But we know that Bach complained about not having enough good singers. So some scholars think that in many cases he was forced to perform his cantatas in OVPP, and that this is the real reason why the the original scores only survived in OVPP. They believe that the amount of 16 or 12 good singers that Bach is writing about, had to be divided over the four Lutheran churches in Leipzig. (I think this is what Rifkin and Parrott believe.)

BTW: as far as I understand, in the non-OVPP theory, the concertists both sang the choir and the solo parts, which means that they had - indeed - a tough and busy singing job. So, as far as I'm concerned, the fact of an anecdotical evidence in the 20th/21st century "[....] when Rifkin did the B minor mass in live performance OOVP, the singers were all complaining about the stress to their vocal cords[....]" is no historical proof for the fact that the (rather shorter) Bach cantatas couldn't possibly be meant to be OVPP.

I would also like to add another thing. Most scholars (including Rifkin and Parrott, I believe) are searching for the historical truth. Composers wrote their music for the amount of musicians available, not for the amount they were somehow wishing for. So, when Rifkin and Parrott say: Bach wrote his cantatas mainly for OVPP ensemble, this doesn't necessarely mean that Bach himself was extremely happy about that. They only try to give a historical description, not a prescription. But sure, they believe their assumptions are right, and that's why they want to perform these works in the same amounts of forces that Bach used. Personally, I don't see there is anything wrong with that. The problem is though: there are some followers of HIP-theories who are more R.C. than the pope. It somehow becomes a religion for them, and they call every freethinker a sinner. Unfortunately, this attitude is not very helpful for creating an interesting discussion, IMHO.

And one thing keeps puzzling me: if they really want it to sound as historically authentic as possible, why don't the sctrict OVPP-believers use (good) boy sopranos (and altos) for their ensembles?

Well, that's all, folks!
(For today, that is.) ;D
I'm off to bed. I think my last choice of music today will be BWV 8 Liebster Gott, wenn werd' ich sterben?. ;)
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Offline Frellie

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Re: Bach's Bungalow
« Reply #57 on: October 05, 2007, 12:19:28 PM »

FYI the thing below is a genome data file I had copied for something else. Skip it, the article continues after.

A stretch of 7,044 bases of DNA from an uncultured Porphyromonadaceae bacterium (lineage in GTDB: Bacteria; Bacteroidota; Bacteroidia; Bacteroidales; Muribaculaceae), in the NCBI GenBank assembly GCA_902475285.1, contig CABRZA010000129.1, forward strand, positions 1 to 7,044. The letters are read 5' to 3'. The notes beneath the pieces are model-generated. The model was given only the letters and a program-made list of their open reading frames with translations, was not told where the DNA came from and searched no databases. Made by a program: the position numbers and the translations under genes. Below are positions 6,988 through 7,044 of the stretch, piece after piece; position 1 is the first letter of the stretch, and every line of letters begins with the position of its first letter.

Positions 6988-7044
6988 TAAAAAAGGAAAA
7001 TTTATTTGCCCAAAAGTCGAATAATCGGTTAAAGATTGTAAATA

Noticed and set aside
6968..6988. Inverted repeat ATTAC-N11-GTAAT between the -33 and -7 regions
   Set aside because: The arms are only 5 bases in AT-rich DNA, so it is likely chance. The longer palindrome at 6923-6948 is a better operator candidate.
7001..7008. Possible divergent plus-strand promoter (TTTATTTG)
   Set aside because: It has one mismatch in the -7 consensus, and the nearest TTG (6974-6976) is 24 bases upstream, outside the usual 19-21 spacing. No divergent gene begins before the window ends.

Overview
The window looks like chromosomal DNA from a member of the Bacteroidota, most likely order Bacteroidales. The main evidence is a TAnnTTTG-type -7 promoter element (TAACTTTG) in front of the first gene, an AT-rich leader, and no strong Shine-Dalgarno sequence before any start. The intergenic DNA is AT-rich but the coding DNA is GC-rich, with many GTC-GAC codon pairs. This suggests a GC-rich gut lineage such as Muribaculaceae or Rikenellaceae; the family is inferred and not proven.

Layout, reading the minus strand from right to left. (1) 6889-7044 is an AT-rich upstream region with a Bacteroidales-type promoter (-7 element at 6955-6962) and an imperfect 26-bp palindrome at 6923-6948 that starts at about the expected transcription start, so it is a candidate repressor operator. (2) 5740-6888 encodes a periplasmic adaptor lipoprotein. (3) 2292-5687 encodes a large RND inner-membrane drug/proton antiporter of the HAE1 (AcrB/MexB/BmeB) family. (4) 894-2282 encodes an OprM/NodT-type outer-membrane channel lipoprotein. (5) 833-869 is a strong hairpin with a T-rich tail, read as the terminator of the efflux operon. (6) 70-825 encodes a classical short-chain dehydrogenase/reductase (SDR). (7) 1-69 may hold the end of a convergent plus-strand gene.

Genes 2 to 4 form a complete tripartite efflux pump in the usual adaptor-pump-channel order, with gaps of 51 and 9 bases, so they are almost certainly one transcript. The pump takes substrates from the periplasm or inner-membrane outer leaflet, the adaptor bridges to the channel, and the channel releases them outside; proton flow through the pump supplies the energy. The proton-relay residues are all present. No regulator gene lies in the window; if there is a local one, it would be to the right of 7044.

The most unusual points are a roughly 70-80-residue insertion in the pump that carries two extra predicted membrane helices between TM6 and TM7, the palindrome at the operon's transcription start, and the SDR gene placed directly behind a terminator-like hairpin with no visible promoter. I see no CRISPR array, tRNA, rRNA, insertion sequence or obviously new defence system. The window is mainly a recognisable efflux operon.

Why, if I may ask?

Thank you, Larry, for providing some arguments. A short word about the baroque aesthetic: Bach may not have been Händel, who would've been most happy when he could have blown up Westminster Cathedral with a thunderous chorus from the Messiah, but Bach also wanted to impress people (and God) with his opening and closing choruses. When sung by four voices, they don't sound impressive, they sound pious at best. Baroque music is about the best way to demonstrate and evoke an affection/emotion. Some sorrowful arias are meant to make you weep softly, and some choruses are meant to make you want to jump from your chair and sing along for the greater glory of God, or the Queen for that matter. Those parts are meant for a choir that can make an impression.

But I have no intention of "throwing away" any of the CDs in the Harnoncourt/Leonhardt set. They have their flaws, but I'd choose those interpretations over the too-beautiful Suzuki style.

I can understand. Personally, I find too little beauty in the H/L-set. The combination of Koopman and Suzuki works best for me. With some excursions to Coin, Herreweghe and Gardiner.

Don

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Re: Bach's Bungalow
« Reply #58 on: October 06, 2007, 11:08:29 AM »
Thank you, Larry, for providing some arguments. A short word about the baroque aesthetic: Bach may not have been Händel, who would've been most happy when he could have blown up Westminster Cathedral with a thunderous chorus from the Messiah, but Bach also wanted to impress people (and God) with his opening and closing choruses. When sung by four voices, they don't sound impressive, they sound pious at best.

That's just a personal opinion.  Mine is that they can easily sound impressive and not pious.

A little less rigidity might be in order.  I am quite happy that versions are available in both OVPP and larger forces - the best of both worlds.
« Last Edit: October 06, 2007, 11:10:37 AM by Don »

Offline Bonehelm

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Re: Bach's Bungalow
« Reply #59 on: October 06, 2007, 05:21:08 PM »
Bach is insanely good.